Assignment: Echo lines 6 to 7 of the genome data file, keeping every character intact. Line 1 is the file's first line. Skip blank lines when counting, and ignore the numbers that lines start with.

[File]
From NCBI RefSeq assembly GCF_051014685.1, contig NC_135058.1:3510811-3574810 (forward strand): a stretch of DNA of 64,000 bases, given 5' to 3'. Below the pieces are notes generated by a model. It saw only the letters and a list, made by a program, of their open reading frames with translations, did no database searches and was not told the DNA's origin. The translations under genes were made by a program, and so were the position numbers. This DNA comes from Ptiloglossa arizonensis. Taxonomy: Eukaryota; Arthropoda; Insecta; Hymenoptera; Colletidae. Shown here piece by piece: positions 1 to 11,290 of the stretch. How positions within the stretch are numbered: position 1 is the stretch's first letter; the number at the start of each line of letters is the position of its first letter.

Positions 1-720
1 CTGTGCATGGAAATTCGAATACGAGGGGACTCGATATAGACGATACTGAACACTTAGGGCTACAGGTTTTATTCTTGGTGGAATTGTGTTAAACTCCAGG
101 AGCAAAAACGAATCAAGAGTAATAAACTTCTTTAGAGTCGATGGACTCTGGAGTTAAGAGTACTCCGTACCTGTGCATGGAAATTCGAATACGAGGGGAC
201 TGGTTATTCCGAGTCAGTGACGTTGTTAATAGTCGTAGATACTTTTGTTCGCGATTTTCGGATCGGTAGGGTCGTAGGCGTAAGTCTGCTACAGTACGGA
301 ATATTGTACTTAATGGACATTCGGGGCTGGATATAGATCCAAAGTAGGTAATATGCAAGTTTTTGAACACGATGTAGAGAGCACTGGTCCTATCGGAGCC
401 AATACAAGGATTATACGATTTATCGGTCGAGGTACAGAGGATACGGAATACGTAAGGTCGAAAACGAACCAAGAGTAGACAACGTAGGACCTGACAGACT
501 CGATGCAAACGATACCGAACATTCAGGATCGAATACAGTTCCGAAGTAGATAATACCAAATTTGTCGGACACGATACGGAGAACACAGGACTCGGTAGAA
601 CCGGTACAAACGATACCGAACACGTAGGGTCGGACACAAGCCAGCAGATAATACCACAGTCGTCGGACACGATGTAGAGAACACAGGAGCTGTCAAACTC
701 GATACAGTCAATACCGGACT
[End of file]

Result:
301 ATATTGTACTTAATGGACATTCGGGGCTGGATATAGATCCAAAGTAGGTAATATGCAAGTTTTTGAACACGATGTAGAGAGCACTGGTCCTATCGGAGCC
401 AATACAAGGATTATACGATTTATCGGTCGAGGTACAGAGGATACGGAATACGTAAGGTCGAAAACGAACCAAGAGTAGACAACGTAGGACCTGACAGACT